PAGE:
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I have the model

$$y=\beta_1 e^{\beta_2 x}+\beta_3 z+\epsilon$$

where $z$ is an indicator variable. I need to obtain estimates from linear regression to get initial values for the parameters. Then I can do an iterative search to find the best values for each parameter. However, I am having trouble doing this.

For the model

$$y=\beta_1 e^{\beta_2 x}+\epsilon$$

I can simply take the natural log of both sides and run the regression model

$$log(y)=log(\beta_1)+\beta_2 x+\epsilon$$

to get estimates of $\beta_1$ and $\beta_2$ but

$$y=\beta_1 e^{\beta_2 x}+\beta_3 z+\epsilon$$

doesn't appear to be intrinsically linear.

Any suggestions would be greatly appreciated.

Edit:

The data is as follows

df <- read.table(textConnection(
'x y z log_y
0.5 0.68 0  -0.38566
0.5 1.58 1  0.45742
1.0 0.45 0  -0.79851
1.0 2.66 1  0.97833
2.0 2.50 0  0.91629
2.0 2.04 1  0.71295
4.0 6.19 0  1.82294
4.0 7.85 1  2.06051
8.0 56.10 0 4.02714
8.0 54.20 1 3.99268
9.0 89.80 0 4.49758
9.0 90.20 1 4.50203
10.0 147.70 0 4.99518
10.0 146.30 1 4.98566'), header = TRUE)

When the model is just $y=\beta_1 e^{\beta_2 x}$ I get parameters estimates of 0.753 and 0.533 respectively after transforming the data to be linear. In SAS, I used these as the initial values for the new model and let $\beta_3=0$, arbitrarily. Using the Gaussian-Newton method, I got that the convergence criterion was met so it may be a valid approach. The coefficients I obtained in SAS are as follows:

enter image description here

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    $\begingroup$ Why do you need to creat initial values by linear regression, why don’t you use a reasonable values on the iterative nonlinear programming optimization? $\endgroup$ – forecaster Oct 6 '18 at 3:09
  • $\begingroup$ That's how I was taught to do it. For the case where we have $log(y)=log(\beta_1)+\beta_2 x$ I got starting values of $.753$ and $.533$. I was thinking maybe to adapt for this model, I could use those same starting values and set $\beta_3 = 0$. SAS shows that this meets the convergence criterion so it may be a valid approach. $\endgroup$ – Remy Oct 6 '18 at 3:17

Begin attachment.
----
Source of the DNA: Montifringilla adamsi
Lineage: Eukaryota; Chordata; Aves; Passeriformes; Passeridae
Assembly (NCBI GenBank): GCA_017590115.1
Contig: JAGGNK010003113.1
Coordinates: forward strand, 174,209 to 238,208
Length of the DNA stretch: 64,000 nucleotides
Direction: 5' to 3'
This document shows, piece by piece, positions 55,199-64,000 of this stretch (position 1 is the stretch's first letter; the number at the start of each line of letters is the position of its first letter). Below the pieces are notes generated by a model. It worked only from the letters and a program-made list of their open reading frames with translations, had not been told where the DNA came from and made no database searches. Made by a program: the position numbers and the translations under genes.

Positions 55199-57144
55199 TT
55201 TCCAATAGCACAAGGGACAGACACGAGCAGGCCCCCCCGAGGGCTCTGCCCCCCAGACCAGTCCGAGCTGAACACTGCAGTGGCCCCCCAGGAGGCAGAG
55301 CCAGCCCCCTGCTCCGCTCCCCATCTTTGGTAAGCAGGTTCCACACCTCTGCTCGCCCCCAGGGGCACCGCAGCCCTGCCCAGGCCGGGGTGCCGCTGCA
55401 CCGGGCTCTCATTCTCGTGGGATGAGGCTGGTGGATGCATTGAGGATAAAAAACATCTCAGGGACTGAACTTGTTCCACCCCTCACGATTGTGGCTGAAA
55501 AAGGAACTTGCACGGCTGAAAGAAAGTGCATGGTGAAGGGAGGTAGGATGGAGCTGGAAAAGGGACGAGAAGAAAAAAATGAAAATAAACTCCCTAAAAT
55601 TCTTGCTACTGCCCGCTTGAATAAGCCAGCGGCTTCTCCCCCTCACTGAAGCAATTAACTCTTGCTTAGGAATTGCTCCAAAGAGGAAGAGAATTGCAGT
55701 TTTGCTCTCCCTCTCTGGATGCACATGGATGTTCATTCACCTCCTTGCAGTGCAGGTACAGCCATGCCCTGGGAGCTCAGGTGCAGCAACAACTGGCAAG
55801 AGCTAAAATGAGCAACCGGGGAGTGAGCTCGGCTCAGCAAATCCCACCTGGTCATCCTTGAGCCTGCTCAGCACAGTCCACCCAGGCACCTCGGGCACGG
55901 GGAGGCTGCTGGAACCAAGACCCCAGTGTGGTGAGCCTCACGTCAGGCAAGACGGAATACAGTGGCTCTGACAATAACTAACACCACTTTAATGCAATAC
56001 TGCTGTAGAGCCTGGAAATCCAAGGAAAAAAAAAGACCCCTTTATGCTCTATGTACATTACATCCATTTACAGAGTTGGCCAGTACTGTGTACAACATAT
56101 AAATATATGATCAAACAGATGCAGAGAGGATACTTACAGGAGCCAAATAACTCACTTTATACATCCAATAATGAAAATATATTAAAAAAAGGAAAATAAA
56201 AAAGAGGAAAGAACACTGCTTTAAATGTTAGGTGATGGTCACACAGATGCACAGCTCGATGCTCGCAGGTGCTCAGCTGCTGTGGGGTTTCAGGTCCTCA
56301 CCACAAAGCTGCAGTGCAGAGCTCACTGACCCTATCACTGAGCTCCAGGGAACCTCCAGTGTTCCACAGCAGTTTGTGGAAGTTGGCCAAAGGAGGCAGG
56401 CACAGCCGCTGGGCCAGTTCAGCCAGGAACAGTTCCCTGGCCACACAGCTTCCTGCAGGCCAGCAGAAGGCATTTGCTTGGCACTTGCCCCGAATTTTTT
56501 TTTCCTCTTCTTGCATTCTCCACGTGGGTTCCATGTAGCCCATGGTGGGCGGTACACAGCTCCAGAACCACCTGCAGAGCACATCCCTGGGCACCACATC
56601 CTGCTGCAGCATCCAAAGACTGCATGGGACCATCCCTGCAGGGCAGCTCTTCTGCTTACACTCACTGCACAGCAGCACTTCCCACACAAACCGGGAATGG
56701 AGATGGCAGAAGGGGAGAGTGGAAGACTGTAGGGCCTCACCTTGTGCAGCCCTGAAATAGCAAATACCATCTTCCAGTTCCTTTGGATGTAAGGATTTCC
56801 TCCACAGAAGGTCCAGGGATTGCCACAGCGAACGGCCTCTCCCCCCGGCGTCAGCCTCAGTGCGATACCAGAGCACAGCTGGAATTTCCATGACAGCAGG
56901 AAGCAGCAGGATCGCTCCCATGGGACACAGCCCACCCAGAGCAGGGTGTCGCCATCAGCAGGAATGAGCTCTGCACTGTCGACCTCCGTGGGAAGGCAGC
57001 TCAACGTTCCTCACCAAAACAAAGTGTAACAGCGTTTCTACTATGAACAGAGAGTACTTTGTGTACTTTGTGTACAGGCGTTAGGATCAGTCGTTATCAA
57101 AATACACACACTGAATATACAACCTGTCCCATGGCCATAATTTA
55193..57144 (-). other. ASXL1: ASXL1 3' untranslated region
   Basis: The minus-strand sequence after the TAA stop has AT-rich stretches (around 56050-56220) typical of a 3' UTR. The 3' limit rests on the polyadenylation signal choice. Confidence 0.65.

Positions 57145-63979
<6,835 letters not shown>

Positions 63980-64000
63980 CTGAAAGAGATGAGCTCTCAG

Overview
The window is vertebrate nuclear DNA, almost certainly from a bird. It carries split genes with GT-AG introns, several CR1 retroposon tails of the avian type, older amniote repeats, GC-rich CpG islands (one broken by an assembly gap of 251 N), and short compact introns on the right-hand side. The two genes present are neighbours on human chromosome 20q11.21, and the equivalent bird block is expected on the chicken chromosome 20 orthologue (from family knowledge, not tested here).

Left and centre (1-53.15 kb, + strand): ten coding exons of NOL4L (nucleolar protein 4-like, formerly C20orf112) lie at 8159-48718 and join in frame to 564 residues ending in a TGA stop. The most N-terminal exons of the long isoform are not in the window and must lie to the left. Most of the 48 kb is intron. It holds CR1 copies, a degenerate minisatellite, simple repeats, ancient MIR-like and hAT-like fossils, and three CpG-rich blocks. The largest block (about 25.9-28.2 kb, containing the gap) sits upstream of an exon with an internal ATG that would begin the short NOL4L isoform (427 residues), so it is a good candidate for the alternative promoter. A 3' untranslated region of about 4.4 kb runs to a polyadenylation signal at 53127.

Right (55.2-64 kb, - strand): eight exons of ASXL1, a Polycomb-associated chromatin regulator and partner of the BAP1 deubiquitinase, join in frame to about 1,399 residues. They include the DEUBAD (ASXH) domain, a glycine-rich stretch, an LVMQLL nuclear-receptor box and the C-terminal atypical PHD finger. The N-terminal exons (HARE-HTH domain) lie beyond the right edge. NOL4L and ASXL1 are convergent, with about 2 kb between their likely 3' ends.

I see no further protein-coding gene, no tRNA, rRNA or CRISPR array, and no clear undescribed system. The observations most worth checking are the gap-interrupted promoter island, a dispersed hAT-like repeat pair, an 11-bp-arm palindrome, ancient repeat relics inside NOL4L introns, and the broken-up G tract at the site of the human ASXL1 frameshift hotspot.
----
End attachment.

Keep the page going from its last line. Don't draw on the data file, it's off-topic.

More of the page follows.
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    $\begingroup$ Your use of logarithms is incorrect: $\log (a+b) \neq \log a + \log b$. $\endgroup$ – Ben - Reinstate Monica Oct 6 '18 at 9:07
  • $\begingroup$ I know that. I'm giving an example of a different model $y=\beta_1 e^{\beta_2 x}$ which is intrinsically linear. $\endgroup$ – Remy Oct 6 '18 at 9:14
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    $\begingroup$ @Remy, (1) is the example data the real data of your problem or did you create it for this question? (2) what is your question, you ask for suggestion, but you do not explain your problem, what is wrong with your current solution? (3) Could you add the 'self-study' tag if this is a homework question. $\endgroup$ – Sextus Empiricus Oct 8 '18 at 12:14
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I haven't read the whole comment thread, but this seems to work. I get the following estimates for the betas and $\sigma^2$: $1.1021399, 0.4884926 1.1266743, \exp(0.2739612)$. Notice that there are no linear approximations required (in the sense that you don't need to estimate a substitute model), and no derivatives required like there are in the Gaussian-Newton method.

df <- read.table(textConnection(
  'x y z log_y
0.5 0.68 0  -0.38566
0.5 1.58 1  0.45742
1.0 0.45 0  -0.79851
1.0 2.66 1  0.97833
2.0 2.50 0  0.91629
2.0 2.04 1  0.71295
4.0 6.19 0  1.82294
4.0 7.85 1  2.06051
8.0 56.10 0 4.02714
8.0 54.20 1 3.99268
9.0 89.80 0 4.49758
9.0 90.20 1 4.50203
10.0 147.70 0 4.99518
10.0 146.30 1 4.98566'), header = TRUE)


neg_log_like  <- function(params){
  beta1 <- params[1]; beta2 <- params[2]; beta3 <- params[3]; logSigmaSq <- params[4]
  meanVec <- beta1 * exp(beta2*df$x) + beta3*df$z
  sds <- rep(exp(logSigmaSq/2), length(meanVec))
  -sum(dnorm(df$y, meanVec, sds, log=T))
}

init_guess <- c(1,1,1,0.0)
optim(par = init_guess, 
      fn = neg_log_like,
      method = "Nelder-Mead")

Edit: yes, thanks for pointing out the starting value issue. From the question it sounded more like a "how do I do this at all" issue. The log-likelihood is pretty flat in beta3, so you might consider taking this into account. Here's a plot of the profile negative log-likelihood using the other optimized values I obtained (not beta 3) using the following code

beta3s <- seq(-1, 2, .01)
profile_neg_log_like <- sapply(beta3s, function(beta3) neg_log_like(c(1.1021399, 0.4884926, beta3, 0.2739612)))
plot(beta3s, profile_neg_log_like)

enter image description here

$.2$ looks about right.